The death of a 20-year-old Texas A&M University student from COVID-19 last week spurred fear, frustration and sadness on the College Station campus. In the days since the biomedical science major …
The death of a 20-year-old Texas A&M University student from COVID-19 last week spurred fear, frustration and sadness on the College Station campus. In the days since the biomedical science major died, those same feelings have galvanized some students and faculty members to demand more stringent coronavirus precautions from university officials — even if that means defying Gov. Greg Abbott’s ban on such mandates.
“How many Aggies must die before Texas A&M University mandates vaccinations and masks for its students and faculty?” physics professor Peter McIntyre said this week at a virtual faculty senate meeting.
School leaders, though, have said Abbott’s bans on state agencies requiring mask-wearing or vaccinations have left them with few options.
“The death of a student is always tragic,” Texas A&M President M. Katherine Banks said at the faculty senate meeting. “COVID remains a problem on our campus. But let me assure you, we’re doing all we can within state guidelines to allow us to be given the opportunity to protect as many students, faculty and staff as possible.”
Although Abbott has forbidden state universities from mandating masks or vaccines, Banks encouraged people to wear them during her remarks at the faculty senate meeting.
All A&M faculty members, staff and students were required to be tested at least once in the three-week period that ended Saturday. According to the school’s COVID-19 dashboard, there were 1,498 positive coronavirus tests detected during the week that ended Saturday. That was a dramatic increase from the 774 people who tested positive two weeks earlier.
Across Texas, university and college students and faculty members worried about returning to campus without school leaders being able to mandate masks or vaccines even as the Centers for Disease Control advised fully vaccinated people to wear masks indoors to prevent the spread of the virus. In Texas, the number of infections and people hospitalized with the virus surged this summer as the school year approached.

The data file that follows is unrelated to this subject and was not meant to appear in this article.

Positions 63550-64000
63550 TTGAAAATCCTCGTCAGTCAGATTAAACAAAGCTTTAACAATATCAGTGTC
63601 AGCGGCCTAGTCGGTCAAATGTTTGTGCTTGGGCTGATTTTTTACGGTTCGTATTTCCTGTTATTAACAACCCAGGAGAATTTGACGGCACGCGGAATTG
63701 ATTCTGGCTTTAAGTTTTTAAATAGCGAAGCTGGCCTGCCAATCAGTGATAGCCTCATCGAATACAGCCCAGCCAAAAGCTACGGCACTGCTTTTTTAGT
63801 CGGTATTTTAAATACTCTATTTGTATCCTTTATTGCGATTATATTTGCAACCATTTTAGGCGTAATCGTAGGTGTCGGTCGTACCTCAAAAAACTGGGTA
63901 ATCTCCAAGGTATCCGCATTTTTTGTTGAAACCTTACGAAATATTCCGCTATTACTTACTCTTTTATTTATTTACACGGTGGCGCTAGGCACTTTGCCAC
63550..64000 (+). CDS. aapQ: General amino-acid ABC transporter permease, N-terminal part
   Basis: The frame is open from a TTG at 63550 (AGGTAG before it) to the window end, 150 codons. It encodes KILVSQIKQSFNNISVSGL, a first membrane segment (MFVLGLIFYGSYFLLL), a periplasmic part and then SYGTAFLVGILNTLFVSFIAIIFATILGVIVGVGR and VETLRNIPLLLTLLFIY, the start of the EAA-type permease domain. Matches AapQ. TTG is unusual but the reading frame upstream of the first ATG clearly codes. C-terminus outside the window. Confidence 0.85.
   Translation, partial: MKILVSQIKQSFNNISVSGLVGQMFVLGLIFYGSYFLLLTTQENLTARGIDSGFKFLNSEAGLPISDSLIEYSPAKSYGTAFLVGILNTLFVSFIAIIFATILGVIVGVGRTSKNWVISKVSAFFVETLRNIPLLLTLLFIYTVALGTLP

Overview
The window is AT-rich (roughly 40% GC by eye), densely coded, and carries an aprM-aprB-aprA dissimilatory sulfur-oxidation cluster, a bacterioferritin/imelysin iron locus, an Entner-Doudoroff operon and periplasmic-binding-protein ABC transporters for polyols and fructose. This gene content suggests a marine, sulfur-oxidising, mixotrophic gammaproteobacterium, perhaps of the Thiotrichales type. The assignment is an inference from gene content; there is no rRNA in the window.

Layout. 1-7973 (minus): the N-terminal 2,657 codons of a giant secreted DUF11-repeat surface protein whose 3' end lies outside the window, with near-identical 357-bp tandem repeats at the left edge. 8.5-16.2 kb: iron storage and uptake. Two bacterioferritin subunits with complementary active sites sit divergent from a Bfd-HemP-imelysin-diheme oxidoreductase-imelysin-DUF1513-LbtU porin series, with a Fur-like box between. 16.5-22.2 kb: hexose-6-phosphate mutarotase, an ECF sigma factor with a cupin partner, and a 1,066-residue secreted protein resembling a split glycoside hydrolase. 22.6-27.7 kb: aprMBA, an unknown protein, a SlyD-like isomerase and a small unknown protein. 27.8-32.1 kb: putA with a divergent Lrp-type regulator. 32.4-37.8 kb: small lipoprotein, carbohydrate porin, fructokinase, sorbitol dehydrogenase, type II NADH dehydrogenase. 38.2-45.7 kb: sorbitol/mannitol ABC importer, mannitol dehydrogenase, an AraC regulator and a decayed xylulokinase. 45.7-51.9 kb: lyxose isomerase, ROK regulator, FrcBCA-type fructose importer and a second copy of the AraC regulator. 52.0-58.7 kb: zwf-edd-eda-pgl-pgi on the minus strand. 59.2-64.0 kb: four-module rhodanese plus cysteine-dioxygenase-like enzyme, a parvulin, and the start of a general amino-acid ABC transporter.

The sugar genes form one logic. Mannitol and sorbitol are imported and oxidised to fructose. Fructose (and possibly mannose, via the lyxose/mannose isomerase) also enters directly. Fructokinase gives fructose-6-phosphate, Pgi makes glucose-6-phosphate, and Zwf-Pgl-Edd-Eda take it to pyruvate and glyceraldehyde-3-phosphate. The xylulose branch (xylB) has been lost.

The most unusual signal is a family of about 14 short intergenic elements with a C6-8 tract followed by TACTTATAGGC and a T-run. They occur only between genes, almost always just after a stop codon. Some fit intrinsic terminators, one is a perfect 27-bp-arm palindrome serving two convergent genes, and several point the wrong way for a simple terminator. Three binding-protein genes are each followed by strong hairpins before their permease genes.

Abbott’s office did not respond to requests for comment.
Several universities offered students prizes to entice them to get vaccinated. At Texas A&M, getting the vaccine came with the possibility of winning free tuition and fees.
But after the 20-year-old student died and cases rose during the initial weeks of the fall semester, about 60 A&M students gathered Tuesday at Academic Plaza to protest for more mandatory COVID-19 precautions, chanting, “Wear your mask,” and “Mask mandates are a must, and A&M is unjust.”
The Texas Tribune could not reach relatives of the student and is not naming the student.
Neo Koite, a junior studying wildlife and fisheries sciences, helped organize the protest. Koite said she has classes with almost 300 students and said only 20 of them typically wear masks.
“No more people should have to die because of COVID. No student should have to seriously consider if they are next,” Koite said. “We should never have to sacrifice immunocompromised, vulnerable Aggies who give their time and energy into making this community into what it is.”
Noor Mohamed, a freshman engineering student who also attended Tuesday’s protest, feels the same way. Mohamed said she heard of students who tested positive for COVID-19 and still attended class, which worried her and spurred her to participate in the protest.
“There was a sense of urgency as we chanted, ‘Not another Aggie,’ but togetherness as we mourned a fellow student and shared our worries for our own future amidst the pandemic,” Mohamed said. “They [Texas A&M] emphasize returning to normal, but that is impossible if certain measures are not taken, such as a mask mandate.”
Texas A&M University has not publicly acknowledged the student’s death on its website or on social media. When asked for a comment, a spokesperson said in a statement that the university mourns the student’s death.
“Her desire to become a psychiatric nurse was a true calling to serve those in greatest need,” the statement read. “We ask all Aggies to come forward and honor this Aggie ….”
According to KBTX-TV, university leaders said they’re doing everything they can and are highly encouraging people to wear masks and get vaccinated.
“We’re doing all we can and a little bit more,” A&M Chief Operations Officer Greg Hartman told the station. “People want to make sure their voices are heard. We’re listening, and we’ll continue to do everything we can.”
Although some students and faculty members don’t want any new protocols in place, other students like Koite and Mohamed would like to see online classes offered and more promotion of mask usage and the vaccine.
“We are the people who must carry the torch for our loved ones who lost graduating college, watching their children grow old and milestones that they should have had a chance of experiencing,” Koite said. “I can’t stomach thinking of who is next. I can’t stomach the thought of ever getting used to death.”
Disclosure: Texas A&M University has been a financial supporter of The Texas Tribune, a nonprofit, nonpartisan news organization that is funded in part by donations from members, foundations and corporate sponsors. Financial supporters play no role in the Tribune’s journalism. Find a complete list of them here.
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This article originally appeared in The Texas Tribune at https://www.texastribune.org/2021/09/17/texas-am-covid-precautions/. The Texas Tribune is a member-supported, nonpartisan newsroom informing and engaging Texans on state politics and policy. Learn more at texastribune.org.
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